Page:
Q. My white cat has small sores on the tips of her ears and on the pink skin of her nose. Someone suggested it could be skin cancer. Are white cats prone to skin cancer and is it treatable? Can one prevent it in any way?
A. White cats are very sensitive to the effects of UV radiation. The lack of hair and skin pigment on the tip of the ears and on the nose may lead to early changes and over a period of time it may become cancerous. The most commonly diagnosed cancer is called squamous cell carcinoma.
If you have a white cat, be aware that the tip of the ears and nose can be burned by the sun. If you see a redness developing on these areas, let your vet check it. He may prescribe a sunblock for you to use. Other symptoms include small raised areas which may become crusty later on. In this case your vet might consider amputation of the ear tips or possible chemotherapy of the nasal area. This condition is similar to the skin cancer people get from excessive sun exposure. Prevention includes keeping white cats indoors and using pet-specific sunblock, available from your veterinarian.
Dr Albertus Coetzee, Westacres
Q. My crossbreed cat regularly brings up a yellowish, watery substance (she is short-haired so it’s not hairball-related). She is six years old. Should I be worried and what could be the reason for her vomiting?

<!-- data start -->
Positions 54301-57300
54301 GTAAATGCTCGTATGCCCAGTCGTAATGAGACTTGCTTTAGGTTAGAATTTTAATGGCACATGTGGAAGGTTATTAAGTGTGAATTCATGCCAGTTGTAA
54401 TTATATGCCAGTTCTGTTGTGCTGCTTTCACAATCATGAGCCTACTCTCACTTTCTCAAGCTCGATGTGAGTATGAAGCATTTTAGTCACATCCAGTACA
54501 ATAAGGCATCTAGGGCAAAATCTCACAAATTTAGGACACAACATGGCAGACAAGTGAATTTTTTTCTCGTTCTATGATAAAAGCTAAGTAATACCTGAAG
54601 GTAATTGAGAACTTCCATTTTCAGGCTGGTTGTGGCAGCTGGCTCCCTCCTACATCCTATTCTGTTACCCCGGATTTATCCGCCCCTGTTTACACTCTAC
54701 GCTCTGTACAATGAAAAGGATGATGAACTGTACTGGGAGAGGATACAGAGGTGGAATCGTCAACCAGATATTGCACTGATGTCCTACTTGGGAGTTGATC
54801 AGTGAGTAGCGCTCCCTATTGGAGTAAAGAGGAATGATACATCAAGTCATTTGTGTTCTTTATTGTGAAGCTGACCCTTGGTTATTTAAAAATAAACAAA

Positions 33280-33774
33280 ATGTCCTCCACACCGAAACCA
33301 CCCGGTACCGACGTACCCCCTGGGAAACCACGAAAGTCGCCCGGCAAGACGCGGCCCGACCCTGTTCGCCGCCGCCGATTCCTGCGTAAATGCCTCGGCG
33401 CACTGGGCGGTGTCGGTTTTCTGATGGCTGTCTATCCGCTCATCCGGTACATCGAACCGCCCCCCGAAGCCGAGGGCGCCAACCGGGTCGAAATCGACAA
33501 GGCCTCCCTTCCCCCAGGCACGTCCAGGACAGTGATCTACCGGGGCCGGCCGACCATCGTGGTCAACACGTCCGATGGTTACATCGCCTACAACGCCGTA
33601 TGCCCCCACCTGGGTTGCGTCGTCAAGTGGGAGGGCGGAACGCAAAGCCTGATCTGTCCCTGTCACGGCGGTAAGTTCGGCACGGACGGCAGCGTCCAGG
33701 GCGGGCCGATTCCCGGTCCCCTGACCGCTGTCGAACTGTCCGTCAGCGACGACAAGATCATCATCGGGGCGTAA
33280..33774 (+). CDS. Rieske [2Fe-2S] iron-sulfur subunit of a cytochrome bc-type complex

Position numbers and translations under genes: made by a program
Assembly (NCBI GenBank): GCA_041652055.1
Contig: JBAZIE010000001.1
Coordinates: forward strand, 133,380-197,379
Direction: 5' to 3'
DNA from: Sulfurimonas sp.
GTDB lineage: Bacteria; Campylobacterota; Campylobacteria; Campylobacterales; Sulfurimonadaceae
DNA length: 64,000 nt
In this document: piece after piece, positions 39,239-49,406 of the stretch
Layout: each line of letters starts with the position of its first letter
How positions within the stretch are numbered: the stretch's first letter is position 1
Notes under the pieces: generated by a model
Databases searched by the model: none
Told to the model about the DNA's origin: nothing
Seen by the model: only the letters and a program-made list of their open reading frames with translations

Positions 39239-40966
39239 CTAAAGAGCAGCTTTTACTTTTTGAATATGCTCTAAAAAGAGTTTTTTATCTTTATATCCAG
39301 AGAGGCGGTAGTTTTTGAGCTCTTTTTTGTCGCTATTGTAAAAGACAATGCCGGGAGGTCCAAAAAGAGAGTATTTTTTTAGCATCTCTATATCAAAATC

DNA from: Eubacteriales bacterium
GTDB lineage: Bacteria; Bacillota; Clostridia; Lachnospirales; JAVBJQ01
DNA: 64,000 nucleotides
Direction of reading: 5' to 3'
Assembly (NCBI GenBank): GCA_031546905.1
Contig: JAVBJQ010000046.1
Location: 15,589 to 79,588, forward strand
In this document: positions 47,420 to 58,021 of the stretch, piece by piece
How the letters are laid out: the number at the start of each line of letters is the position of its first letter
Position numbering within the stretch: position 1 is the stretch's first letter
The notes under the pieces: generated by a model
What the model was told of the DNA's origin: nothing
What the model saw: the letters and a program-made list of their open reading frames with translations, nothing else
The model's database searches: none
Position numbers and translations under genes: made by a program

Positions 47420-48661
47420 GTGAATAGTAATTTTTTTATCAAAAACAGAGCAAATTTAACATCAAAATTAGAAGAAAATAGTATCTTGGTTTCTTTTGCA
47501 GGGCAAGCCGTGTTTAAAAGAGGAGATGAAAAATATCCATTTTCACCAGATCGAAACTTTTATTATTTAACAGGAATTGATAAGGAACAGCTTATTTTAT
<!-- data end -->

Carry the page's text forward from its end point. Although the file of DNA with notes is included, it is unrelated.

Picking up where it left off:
A. Vomiting can be acute or chronic. Acute onset implies that is has suddenly developed, whereas with chronic it has been present for a number of weeks and sometimes months. The most common causes for acute vomiting include parasites such as worms within the intestines, infections (viral or bacterial), eating food that is off, toxins, change of diet, and foreign bodies within the stomach or intestines. Depending on the cause, the vomiting often settles down with symptomatic treatment, is not life threatening and does not require much investigation to the cause.
Exceptions to this are foreign bodies, which need to be surgically removed, malicious poisoning and infection with panleukopenia, which is a life threatening viral disease that requires intensive treatment. In some cases of acute vomiting the cat may become dehydrated and require fluid therapy.
Common causes for chronic vomiting include kidney and liver disease, Helicobacter gastritis, cancer of the stomach or intestines, diet allergies, intestinal parasites, inflammatory bowel disease and foreign bodies. These conditions seldom settle down with symptomatic therapy and require a specific diagnosis and treatment. Diagnosis of chronic vomiting can include blood and faecal tests, radiographs, ultrasound examination of the abdomen, and sometimes a scope of the stomach and intestines.
With both acute and chronic vomiting a consultation with your veterinarian is required so that a diagnosis can be made and treatment given.
Dr Remo Lobetti, Bryanston